What Can You Do If Your Spouse Won’t Sign Separation Agreement?

a pen on a paper with the word signature

Your spouse refusing to sign a separation agreement is one of the most challenging crossroads in life. It’s a situation that brings with it a mix of frustration, confusion, and a quest for resolution. You’re not alone in this. Unfortunately, many people face this hurdle, searching for a way to move forward when the path seems blocked. As a divorce law firm in Brampton we come across cases like yours frequently and have successfully helped our clients move ahead and get divorced. 

Understand Their Reason 

While it might be difficult to put yourself in their situation, take a step back and think –  Are they in denial about the state of your marriage, hoping for reconciliation, or are there specific terms in the agreement they disagree with? 

Ask them to meet you publicly in the presence of a family member or a close friend and offer open communication. Tell them that you are willing to compromise and talk out the final details. Here are some questions you can ask them:

1. Is there anything in the agreement that you want to change?

2. Is there a part of you that wishes to reconcile? 

3. How can I make this process as smooth as possible for you?

4. Do you have any concerns about the separation? 

5. Do you have any financial or legal concerns stopping you from signing the papers? 

They might agree to meet but still behave passively. This is your sign to reach out to a divorce lawyer and get things started officially right away.  

A lawyer sitting at a desk with a laptop

A divorce lawyer will offer you a few pathways to proceed, including: 

1. Negotiation

Before moving to more formal proceedings, a lawyer might first suggest trying to negotiate directly with your spouse or through attorneys. This involves revisiting the terms of the separation agreement to address any specific concerns or objections your spouse has. 

2. Mediation

Mediation involves a neutral third party who helps both spouses discuss and resolve their disputes. It’s a non-adversarial process that can often lead to a mutually acceptable agreement without the need for court intervention. A mediator can only facilitate communication and offer solutions that either spouse hasn’t thought about or mentioned yet.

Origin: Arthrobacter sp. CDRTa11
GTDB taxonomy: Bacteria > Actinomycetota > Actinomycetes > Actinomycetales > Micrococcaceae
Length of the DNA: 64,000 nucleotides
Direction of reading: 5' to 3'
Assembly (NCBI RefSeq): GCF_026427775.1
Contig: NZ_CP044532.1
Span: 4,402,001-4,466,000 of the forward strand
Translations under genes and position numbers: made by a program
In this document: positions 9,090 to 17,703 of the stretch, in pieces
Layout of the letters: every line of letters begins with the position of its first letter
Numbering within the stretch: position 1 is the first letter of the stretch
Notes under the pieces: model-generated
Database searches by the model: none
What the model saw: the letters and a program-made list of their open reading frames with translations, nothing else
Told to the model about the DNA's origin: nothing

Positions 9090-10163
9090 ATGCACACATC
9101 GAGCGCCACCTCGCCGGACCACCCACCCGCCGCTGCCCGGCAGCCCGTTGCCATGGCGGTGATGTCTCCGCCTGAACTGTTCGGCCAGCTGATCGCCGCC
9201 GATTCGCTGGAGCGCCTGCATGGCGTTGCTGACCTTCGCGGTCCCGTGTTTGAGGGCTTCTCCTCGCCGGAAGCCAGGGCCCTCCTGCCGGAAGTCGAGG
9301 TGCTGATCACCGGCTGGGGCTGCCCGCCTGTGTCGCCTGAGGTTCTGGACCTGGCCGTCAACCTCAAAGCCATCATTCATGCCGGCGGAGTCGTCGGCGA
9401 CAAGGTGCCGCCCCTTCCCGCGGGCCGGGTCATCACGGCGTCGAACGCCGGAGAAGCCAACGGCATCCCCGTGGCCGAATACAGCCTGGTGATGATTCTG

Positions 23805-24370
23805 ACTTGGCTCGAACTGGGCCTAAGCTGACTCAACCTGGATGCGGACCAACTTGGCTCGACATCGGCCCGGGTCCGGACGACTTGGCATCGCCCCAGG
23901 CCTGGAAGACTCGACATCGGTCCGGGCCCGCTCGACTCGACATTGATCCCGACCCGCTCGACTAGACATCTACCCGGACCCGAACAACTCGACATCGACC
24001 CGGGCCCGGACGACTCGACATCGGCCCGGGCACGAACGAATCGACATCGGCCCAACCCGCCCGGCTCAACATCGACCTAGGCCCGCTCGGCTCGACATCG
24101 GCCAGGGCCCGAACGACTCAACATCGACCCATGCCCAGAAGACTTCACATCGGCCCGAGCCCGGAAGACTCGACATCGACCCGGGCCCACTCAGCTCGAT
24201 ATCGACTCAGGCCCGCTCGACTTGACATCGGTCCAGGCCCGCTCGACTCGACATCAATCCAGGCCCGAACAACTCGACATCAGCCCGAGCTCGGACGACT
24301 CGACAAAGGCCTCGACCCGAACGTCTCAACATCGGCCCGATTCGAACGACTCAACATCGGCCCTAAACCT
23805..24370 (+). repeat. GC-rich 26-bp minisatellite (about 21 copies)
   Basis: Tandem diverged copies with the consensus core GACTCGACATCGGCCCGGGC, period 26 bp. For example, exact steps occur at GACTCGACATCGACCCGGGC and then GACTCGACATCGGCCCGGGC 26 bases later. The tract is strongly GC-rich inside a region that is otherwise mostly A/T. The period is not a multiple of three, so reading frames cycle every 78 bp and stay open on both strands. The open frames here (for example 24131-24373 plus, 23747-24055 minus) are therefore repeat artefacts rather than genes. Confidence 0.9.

3. Collaborative Divorce

In a collaborative divorce, both spouses and their attorneys agree to work together to negotiate a settlement without going to court. Both parties should communicate openly and cooperate and agree with all aspects of the divorce, including asset division, child custody, and support. If the collaborative process is unsuccessful, the spouses may need to start over with new representation in court.

4. Filing for Divorce Without Agreement

If negotiation, mediation, and collaborative efforts fail, your lawyer might advise you to file for divorce unilaterally. This means you would ask the court to dissolve your marriage without your spouse’s agreement. The court process can then be used to resolve issues such as asset division, child custody, and support payments.

5. Default Divorce

If your spouse refuses to respond to your divorce filing (i.e., does not file an answer within the required time frame), you may be able to request a default judgment from the court. A default divorce means the court may grant the divorce according to your terms because your spouse chose not to participate in the process. However, courts prefer to make decisions based on both parties’ inputs, so this option might not be available in all cases or for all issues.

6. Contested Divorce

If your spouse responds to your divorce filing but disagrees with the terms, your divorce becomes contested. In this case, your lawyer would prepare for a court trial where a judge will make decisions on the contested issues. Contested divorces can be lengthy and expensive, but sometimes they are necessary to resolve disputes.

7. Legal Separation

In some cases, if a divorce is not immediately possible or desired, your lawyer might suggest filing for a legal separation. This court order can address many of the same issues as a divorce, such as asset division and child custody, without formally ending the marriage. We recommend this for couples who want to separate but remain legally married.

Separation and divorce can feel like a never-ending struggle but we promise there’s light at the end of the tunnel. Our divorce lawyers are dedicated to providing the best resolution for your legal issues. Please reach out to us for a free consultation (up to 15 minutes only).

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